Herbert John Hopkins

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Dr. Herbert John Hopkins was a doctor and hypnotist who practiced in Old Orchard.[1]

Biography

Early Life

He was born in Lawrence, Massachusetts around 1919, to John and Lillian Weller Hopkins.[1]

His brother', Frank E. Hopkins, was born on 5/5/1930, also in Lawrence, Massachusetts.[1][2]

He received his undergraduate degree in chemistry at Aurora College, where he studied from 1945 to 1948.[1]

He then studied medicine at University of Illinois School of Medicine, graduating in 1952.[1]

His master's degree was in chemistry.[1]

Marriage and Children

His nephew, Howard Lance Hopkins, was a writer.[3][4]

Professional Life

He worked as a radio engineer from 1937 to 1945.[1]

In 1952 he moved to Old Orchard Beach to practice medicine.[1]

On 4/11/1956, he treated Shirley Ferron Miles at Notre Dame hospital for a concussion following a car accident.[5]

According to his nephew, he was known for his skills as an allergist and also did early work on multiple sclerosis.[3]

In the 1970s, he may have run a "psychic church".[3]

In 1985, he retired to Lake Placid, Florida.[1]

He became a member of the Church of Jesus Christ of Latter Day Saints in nearby Sebring, Florida.[1]

Death

He died on 4/1/2005.[6]

He was buried in Oak Hill Cemetery, Lake Placid, Florida on 4/5/2005.[1]

September 1976 Incident

Hopkins was the subject of an extraterrestrial visitation story in 1976. According the tale, he received a phone call from someone acting as the director of a New Jersey UFO research organization one night in September of 1976. The tale goes on to tell of a visit immediately after the phone call by a peculiar individual who threatened Hopkins regarding his recent hypnosis work on the David Stephens abduction case. Many UFO folklorists cite the visit when referring to men-in-black cases.[3][7][8]

His nephew, Howard Lance Hopkins, personally disavowed the story as a delusion of his uncle's creation in a blog posting in 2008.[3]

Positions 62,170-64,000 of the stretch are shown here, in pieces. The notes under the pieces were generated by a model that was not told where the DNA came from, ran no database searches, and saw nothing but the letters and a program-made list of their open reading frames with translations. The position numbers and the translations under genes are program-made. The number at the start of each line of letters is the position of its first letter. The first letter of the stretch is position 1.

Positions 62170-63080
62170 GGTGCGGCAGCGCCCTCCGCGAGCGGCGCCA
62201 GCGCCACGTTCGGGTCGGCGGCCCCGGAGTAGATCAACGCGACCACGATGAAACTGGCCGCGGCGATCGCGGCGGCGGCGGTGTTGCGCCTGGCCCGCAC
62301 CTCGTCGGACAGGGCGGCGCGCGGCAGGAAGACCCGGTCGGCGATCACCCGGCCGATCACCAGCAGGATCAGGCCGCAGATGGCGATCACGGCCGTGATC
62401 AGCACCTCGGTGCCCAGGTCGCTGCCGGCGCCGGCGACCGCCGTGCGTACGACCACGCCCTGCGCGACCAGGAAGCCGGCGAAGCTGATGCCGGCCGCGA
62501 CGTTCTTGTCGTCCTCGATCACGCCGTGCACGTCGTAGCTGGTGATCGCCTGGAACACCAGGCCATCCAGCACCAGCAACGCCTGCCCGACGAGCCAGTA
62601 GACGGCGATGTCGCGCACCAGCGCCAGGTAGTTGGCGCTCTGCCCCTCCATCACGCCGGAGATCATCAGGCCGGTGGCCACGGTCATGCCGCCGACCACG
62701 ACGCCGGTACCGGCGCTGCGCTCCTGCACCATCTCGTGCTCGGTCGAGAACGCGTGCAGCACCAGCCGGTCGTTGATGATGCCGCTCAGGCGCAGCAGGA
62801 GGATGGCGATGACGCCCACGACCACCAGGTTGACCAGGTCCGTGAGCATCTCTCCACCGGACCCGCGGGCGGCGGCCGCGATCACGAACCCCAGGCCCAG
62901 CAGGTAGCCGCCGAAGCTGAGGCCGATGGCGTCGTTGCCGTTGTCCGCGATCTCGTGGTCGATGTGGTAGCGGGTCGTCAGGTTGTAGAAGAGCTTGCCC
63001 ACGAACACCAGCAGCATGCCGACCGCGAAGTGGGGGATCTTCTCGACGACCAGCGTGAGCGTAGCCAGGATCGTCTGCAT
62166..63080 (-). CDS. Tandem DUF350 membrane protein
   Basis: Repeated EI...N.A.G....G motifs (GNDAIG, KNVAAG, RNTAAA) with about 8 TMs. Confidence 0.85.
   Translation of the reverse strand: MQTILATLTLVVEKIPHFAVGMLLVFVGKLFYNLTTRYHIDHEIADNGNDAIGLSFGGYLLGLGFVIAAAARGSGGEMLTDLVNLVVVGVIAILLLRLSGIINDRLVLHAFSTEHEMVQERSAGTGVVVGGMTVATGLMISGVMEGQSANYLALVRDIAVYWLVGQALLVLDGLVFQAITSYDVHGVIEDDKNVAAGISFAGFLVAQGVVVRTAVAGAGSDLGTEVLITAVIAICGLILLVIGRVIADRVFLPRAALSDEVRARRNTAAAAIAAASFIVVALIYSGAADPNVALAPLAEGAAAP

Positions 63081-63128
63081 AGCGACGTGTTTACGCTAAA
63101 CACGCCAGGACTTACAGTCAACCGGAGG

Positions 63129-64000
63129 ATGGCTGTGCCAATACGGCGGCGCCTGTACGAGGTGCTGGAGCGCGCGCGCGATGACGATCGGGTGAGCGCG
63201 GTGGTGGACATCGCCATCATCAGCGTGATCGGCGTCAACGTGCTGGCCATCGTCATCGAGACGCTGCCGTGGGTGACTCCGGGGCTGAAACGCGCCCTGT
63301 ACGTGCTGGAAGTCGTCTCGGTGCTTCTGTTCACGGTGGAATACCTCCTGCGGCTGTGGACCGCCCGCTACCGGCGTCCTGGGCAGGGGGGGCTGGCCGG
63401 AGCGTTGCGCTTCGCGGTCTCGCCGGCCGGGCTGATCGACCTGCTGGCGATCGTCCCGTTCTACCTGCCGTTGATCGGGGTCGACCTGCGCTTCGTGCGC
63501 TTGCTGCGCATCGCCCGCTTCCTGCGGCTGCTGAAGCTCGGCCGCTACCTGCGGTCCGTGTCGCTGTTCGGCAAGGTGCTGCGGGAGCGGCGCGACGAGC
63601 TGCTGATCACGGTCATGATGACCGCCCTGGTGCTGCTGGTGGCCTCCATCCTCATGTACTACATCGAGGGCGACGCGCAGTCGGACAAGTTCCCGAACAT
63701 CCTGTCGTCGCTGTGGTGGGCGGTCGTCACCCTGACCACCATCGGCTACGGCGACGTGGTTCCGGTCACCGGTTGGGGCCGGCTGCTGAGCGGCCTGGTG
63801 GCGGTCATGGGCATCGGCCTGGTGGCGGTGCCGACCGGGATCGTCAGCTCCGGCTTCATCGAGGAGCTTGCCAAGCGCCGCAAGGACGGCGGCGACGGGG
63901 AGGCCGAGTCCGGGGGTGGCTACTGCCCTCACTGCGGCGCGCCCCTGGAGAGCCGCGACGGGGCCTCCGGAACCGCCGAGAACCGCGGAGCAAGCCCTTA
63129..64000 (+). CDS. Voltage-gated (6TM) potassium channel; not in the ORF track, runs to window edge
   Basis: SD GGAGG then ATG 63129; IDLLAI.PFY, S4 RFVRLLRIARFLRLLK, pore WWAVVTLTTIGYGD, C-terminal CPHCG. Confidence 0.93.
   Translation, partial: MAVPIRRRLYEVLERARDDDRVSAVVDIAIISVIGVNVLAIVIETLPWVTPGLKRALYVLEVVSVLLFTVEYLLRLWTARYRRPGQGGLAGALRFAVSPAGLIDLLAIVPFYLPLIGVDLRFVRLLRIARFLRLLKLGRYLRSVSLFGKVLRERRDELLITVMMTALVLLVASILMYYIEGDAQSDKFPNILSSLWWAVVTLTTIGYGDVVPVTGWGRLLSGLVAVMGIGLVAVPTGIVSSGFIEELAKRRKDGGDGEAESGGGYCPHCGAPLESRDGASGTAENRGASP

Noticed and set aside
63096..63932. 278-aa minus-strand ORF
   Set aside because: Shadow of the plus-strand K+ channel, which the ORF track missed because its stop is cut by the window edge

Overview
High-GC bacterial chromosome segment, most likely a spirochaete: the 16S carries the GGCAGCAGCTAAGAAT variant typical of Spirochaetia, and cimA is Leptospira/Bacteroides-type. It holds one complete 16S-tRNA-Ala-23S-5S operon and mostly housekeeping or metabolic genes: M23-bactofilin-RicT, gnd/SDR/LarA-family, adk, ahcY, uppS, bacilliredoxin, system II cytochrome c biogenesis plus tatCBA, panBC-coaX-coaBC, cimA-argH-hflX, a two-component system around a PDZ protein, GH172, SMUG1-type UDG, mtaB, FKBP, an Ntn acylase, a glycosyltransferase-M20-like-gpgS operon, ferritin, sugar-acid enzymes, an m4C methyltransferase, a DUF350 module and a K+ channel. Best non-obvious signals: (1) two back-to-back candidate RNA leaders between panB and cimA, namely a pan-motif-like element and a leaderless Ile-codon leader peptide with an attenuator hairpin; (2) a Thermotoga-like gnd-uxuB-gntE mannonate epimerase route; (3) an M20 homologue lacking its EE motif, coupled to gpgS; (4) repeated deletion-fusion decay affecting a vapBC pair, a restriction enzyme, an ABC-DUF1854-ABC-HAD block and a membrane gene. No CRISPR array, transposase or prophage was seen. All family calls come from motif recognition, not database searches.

References

  1. 1.00 1.01 1.02 1.03 1.04 1.05 1.06 1.07 1.08 1.09 1.10 Tampa Bay Times. 4/5/2005. Published online on Legacy.com Accessed 7/25/2002. https://www.legacy.com/obituaries/tampabaytimes/obituary.aspx?n=herbert-hopkins&pid=3376162
  2. Dennett, Craig and Pate Funeral Homes: In Memoriam: Frank Hopkins. Saco, Maine. Accessed on 7/25/2020. http://dcpatememorials.com/1059/Frank-Hopkins-Memorial
  3. 3.0 3.1 3.2 3.3 3.4 Dark Bits: The Truth About a Man in Black. Howard Lance Hopkins. 1/13/2008. Accessed on 7/25/2020. http://howardhopkins.blogspot.com/2008/01/truth-about-man-in-black.html Archived on 5/24/2008. https://web.archive.org/web/20080524015603/http://howardhopkins.blogspot.com/2008/01/truth-about-man-in-black.html
  4. Welcome to the world of western author Howard Hopkins. http://howardhopkins.com/. Accessed 7/25/2020. http://howardhopkins.com
  5. Biddeford Daily Journal. 4/11/1956.
  6. Genlookups.com. Maine Obituary and Death Notice Archive. 2/12/2014. Accessed 7/25/2020. http://www.genlookups.com/me/webbbs_config.pl/noframes/read/112
  7. Huffpost: ‘Men In Black’ Inspired By Scary Stories Of People Who’ve Seen UFOs. Lee Speigel. 05/23/2012. Accessed on 7/25/2020. https://www.huffpost.com/entry/men-in-black-inspired-ufos-government-agents_n_1536996 Archived on 4/4/2019. https://web.archive.org/web/20190404154918/https://www.huffpost.com/entry/men-in-black-inspired-ufos-government-agents_n_1536996
  8. National Investigations Committee On Aerial Phenomena: Intrusions at Loring AFB - 1975. 5/30/2007. Larry Fawcett, Barry Greenwood. Accessed on 7/25/2020. http://www.nicap.org/articles/CI-Loring.htm Archived on 8/18/2016. https://web.archive.org/web/20160818215414/http://nicap.org/articles/CI-Loring.htm